Monday, September 7, 2009

The Girl with a Hole in Her Heart

Linda was reading the newspaper with Dad one morning, as she did almost every morning, when a story about a little girl, who had come from China to her Midwestern city for an operation, grabbed her attention. The little girl’s picture in the newspaper showed a very tiny five-year old. The reporter said that the little girl had been born with a hole in her heart that would kill her before she had the chance to grow up unless the hole was repaired. She needed a special operation. Such surgeries were very expensive, and the little girl’s family lived in a poor Chinese farming village that didn’t have a modern hospital or any doctors who knew how to perform such an operation. The doctors at Linda's city hospital had volunteered to do the surgery for free, and a church had raised the money to bring the little girl and her mother to the city for the operation.

Moved by the story of the little girl, which the reporter wrote about everyday that week, Linda decided to visit the little girl in the hospital. Linda didn’t know what she would say to the little girl or even if the little girl would understand her, since the little girl spoke Chinese and Linda spoke English. Linda had never been to a hospital before, and she couldn’t have explained to anyone why she wanted to visit this little girl.

At ten years old, Linda didn't have the words to say what filled her heart so fully, but her passion was strong. This would not be the last time that Linda would read something in the newspaper that would cause her to take action. Linda, it would turn out, had the ability to read stories that many people read and find in them a call to action, as if the writers were talking directly to her.

Perhaps Linda was influenced by the books she had read about famous nurses like Florence Nightingale, the English nurse who took care of wounded soldiers during the Crimean War. Or maybe it was the stories of Cherry Ames, Student Nurse, in a series of mystery books that Aunt Blossom, Linda’s favorite aunt, sent for her birthday and at Christmas. There was a whole set of Cherry Ames, Student Nurse, books, and Linda collected, read and loved them all.

It also could have been the lessons learned at home that motivated Linda to want to visit the little girl with the hole in her heart. Mom had taught Linda that she had a duty to be responsible, and Linda had observed the way that Dad helped people with translations and filling out official forms. Linda, as the eldest sister who was entrusted with the care of her little brothers, believed that she was also supposed to help other people.

Linda’s mom, Nancy, in her quiet way, understood her daughter’s tender heart and knew that this was something that Linda was determined to do. So, one night after work, Nancy and Linda went all the way downtown, taking two buses, and walking several blocks after they got off the second bus, to visit the girl with the hole in her heart. Linda brought a treasured doll of her own to give to the little Chinese girl.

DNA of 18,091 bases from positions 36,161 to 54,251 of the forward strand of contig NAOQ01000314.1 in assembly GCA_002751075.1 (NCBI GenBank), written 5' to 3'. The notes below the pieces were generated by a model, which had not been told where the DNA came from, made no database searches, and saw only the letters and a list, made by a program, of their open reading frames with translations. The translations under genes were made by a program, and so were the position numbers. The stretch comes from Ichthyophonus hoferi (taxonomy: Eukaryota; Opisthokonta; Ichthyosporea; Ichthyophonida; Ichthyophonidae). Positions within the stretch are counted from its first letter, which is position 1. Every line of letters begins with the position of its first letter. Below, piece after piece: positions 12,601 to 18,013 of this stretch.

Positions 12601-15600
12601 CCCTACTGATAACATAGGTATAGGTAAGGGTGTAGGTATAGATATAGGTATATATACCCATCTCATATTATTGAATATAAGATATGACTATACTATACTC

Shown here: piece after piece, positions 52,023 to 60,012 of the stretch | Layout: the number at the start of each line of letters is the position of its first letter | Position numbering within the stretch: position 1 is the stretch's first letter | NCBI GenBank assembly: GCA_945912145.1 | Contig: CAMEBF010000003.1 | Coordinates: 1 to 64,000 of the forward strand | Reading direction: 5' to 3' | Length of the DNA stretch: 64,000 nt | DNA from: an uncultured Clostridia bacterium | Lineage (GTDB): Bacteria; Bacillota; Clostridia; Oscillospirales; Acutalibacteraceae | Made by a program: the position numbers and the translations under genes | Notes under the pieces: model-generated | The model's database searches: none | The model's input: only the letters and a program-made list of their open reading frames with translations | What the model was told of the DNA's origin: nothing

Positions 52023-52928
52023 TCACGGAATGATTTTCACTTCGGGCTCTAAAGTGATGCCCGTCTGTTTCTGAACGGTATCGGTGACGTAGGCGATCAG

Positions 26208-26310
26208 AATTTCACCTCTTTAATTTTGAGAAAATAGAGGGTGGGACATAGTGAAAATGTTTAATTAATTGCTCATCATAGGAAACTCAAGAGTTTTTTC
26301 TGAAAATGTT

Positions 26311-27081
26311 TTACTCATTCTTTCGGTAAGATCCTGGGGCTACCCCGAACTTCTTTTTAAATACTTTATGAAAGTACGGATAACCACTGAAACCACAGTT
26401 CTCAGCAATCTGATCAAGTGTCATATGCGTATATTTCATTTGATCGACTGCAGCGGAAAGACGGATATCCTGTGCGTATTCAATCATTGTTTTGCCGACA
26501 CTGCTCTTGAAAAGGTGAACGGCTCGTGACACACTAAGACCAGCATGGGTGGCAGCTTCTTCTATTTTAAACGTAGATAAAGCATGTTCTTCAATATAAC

The girl’s mother and Linda’s mother visited with each other, even though they did not speak the same language either, while Linda took the little girl for a walk down the hospital hall. The little girl let Linda hold her hand. She liked having someone who wasn’t an adult visiting her, because a hospital is a scary place with machines that beep and people in white uniforms rushing around. Linda couldn’t really communicate with the girl, but she could play with her like a big sister. Even with different languages, girls know how to play pretend games with dolls, and that is what Linda and the little Chinese girl did together. Linda made funny faces and made the little girl laugh and giggle. The little girl's happiness at her visit made Linda smile.

The hospital visit reminded Nancy of her own situation. Mom’s sisters and brothers still lived in the old country. Although Mom was very busy with her job ironing shirts in a laundry and taking care of Tim, Gus and Linda, she still missed the siblings with whom she had grown up. Linda once overheard Nancy say to another grown-up that she would feel like crying when a letter arrived in the mail and she could read about what her parents and sisters and brothers were doing in the old country. She would feel happy reading of their daily lives, but she would also feel sad, because their lives were so difficult in the old country. Then when Mom did not receive a letter in the mail for a few weeks, she would feel like crying, because she worried that things were not going well in the old country for her sisters and brothers, and she would feel sad that she wasn't there to help them.

The fact is, that Linda’s mother felt sad a lot when Linda was growing up, but those stories are ones we’ll save for another time.

No comments:

Post a Comment